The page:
Saturday, October 14, 2017

friends



When I was young, I learn this ditty.

Make new friends,
But keep the old.
One is silver,
And the other gold.

I had left my home town for more than 40 years.
These old friends always entertain me and transport me around whenever I return.
There are 5 of us who started primary one at six years old.
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green green bamboo of home



Next month I will be returning to my ancestral home in China. I have never been and am getting excited. The family income was bamboo. I wonder if they still have it.

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Thursday, October 5, 2017

sago

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 My first recollection of sago was the "Sago liap". Liap being small. They were small round hard compacted sago flour.

My maternal Grandpa Kong had a grocery shop and produce collection centre. Ibans come sell their rubber, and buy things from Grandpa. We saw the Ibans buy the sago liap and eat them at the shop.
We took the sago liap and ate them. They didn't taste good, hard texture and dry. They stuck in our teeth.Grandma chided us in what would now be unPC. 

Years later, Sis E went to teach in Mukah and learn from the Melanaus to eat with peanut, ikan busu aka ikan belis. All the ingredients were raw, and I couldn't stomach them. May be I was already allergic to peanuts.


Today, the Borneo Post published a photo on Sago symposium where my younger sister is involved. I wonder if Margaret was thinking of Grandpa's sago liap while she was researching it. There she is, 2nd from the left, Dr Margaret Chan.


Photo shows Sis E's grand daughter eating Bario Highlands worms similar to sago worms.

Sunday, August 27, 2017

a wedding in a boat

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When my parents were married, it was during the war. Mum lived up the Rejang River in Durin. Dad lived in Lanang Road in Sibu. Dad paddled a canoe with a wedding dress he borrowed from his very good friend Chew Chiong Tack's wife.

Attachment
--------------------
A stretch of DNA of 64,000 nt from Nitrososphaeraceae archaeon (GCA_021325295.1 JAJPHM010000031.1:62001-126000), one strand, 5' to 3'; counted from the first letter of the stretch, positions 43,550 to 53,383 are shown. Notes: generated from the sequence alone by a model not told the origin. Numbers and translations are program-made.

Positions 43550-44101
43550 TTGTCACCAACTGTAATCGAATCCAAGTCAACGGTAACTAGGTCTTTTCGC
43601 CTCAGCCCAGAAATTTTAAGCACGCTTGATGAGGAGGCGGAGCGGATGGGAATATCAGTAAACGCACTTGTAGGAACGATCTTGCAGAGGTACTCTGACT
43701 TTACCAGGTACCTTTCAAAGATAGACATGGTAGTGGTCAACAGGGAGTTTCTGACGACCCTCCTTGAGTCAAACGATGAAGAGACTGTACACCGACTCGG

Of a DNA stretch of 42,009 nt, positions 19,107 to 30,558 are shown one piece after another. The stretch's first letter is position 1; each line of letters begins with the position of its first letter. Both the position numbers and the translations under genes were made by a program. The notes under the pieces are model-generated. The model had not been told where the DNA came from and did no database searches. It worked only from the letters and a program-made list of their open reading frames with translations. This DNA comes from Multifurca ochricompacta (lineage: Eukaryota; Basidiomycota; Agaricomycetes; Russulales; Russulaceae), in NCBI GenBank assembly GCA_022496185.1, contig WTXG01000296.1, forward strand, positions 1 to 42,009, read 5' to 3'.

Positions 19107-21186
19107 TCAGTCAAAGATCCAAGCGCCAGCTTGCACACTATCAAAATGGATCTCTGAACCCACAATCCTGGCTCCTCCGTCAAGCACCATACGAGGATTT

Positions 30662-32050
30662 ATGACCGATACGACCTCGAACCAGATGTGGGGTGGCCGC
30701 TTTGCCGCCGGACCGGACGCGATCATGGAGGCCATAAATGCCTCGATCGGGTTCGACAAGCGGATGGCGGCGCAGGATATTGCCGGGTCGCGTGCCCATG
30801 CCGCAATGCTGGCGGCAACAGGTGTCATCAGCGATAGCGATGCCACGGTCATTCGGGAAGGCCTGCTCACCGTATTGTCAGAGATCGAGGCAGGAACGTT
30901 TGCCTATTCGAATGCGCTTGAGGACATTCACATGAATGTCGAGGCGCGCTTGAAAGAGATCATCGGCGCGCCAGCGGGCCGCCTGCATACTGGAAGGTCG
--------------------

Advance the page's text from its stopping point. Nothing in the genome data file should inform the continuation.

We used to joke that she was Pochohunta paddling the canoe down and singing the Land of the Belian tree. We teased that she ran away with her man John because she didn't have a wedding photo. 

Today, a friend IDed the husband and bride of this photo. In my "From China to Borneo to Beyond" book, I mentioned back in the home land of China, in the Hakka village of my mum, the Kongs, the Kongs always married the Lai/Leas and vice versa. In deed my informant told me this was a Kong/Lea match. The husband could very likely be Mum's cousin, because he comes from the same lineage of Mum's ancestry.

This photo created a lot of interests. A certain doctor googled and read his dad's name, and he sent me a photo of his parents' wedding photo. His mum wearing her wedding dress which she very kindly loaned to many Sibu girls.

This photo raised a flurry of comments in blogger land. It was Chang Yi who first posted the photo. A Kai Chung School friend and a classmate who IDed the photographer who was my Dad's very good friend in Singapore.

Tuesday, August 22, 2017

Sarawak Mulu Caves

When I went to Mulu, I was treated like royalty. They danced for us.

flower

Fast forward some twenty five years, I was living with my three year old son who became a scary cat after he was frightened by the loud engine sound of my friend’s old Holden. It came to a stage that it was so bad that he refused to leave the apartment. We were imprisoned in our own home because the old Holden was parked downstairs of our apartment.

Come another old lady to the rescue. My girl friend’s mother told me to get nine types of flowers to bath him. I remember my late Grand Ma’s flower power treatment. I went gathering flowers.

It didn’t work for my son, he refused to get into the tub with flowers floating on it. It took a long time, and a lot of coaxing, D even dragged Sam to no avail and finally requesting my friend to remove the car. She was very accommodating. At last we were freed of the clutches of fear.

In Singapore and Bangkok, I often go and luxuriate in the health and beauty spas. The aestheticism and spa technicians sometimes run a tub filled with rose petals or orchid flowers. They tell me their sing song English that the flowers have extracts that will relieve me of stress and relief from insomnia I laughed, my Grand Ma knew about this long ago.

Back in Auckland, I go for Chinese massages. The Chinese doctor soaks my feet in tiny red flowers in a wooden tub before he massages my feet and the rest of the body. Oh!!! I feel so pampered.

Ginseng

Ginseng Jawa (Talinum paniculatum gaertn.) surprised to see this in my friends garden in Auckland. Growing wild. They grew wild in my Singapore garden. I picked the flowers as cut flowers, but they drop off in a day. My aunty told me that it can be used as ginseng and the leaves are edible.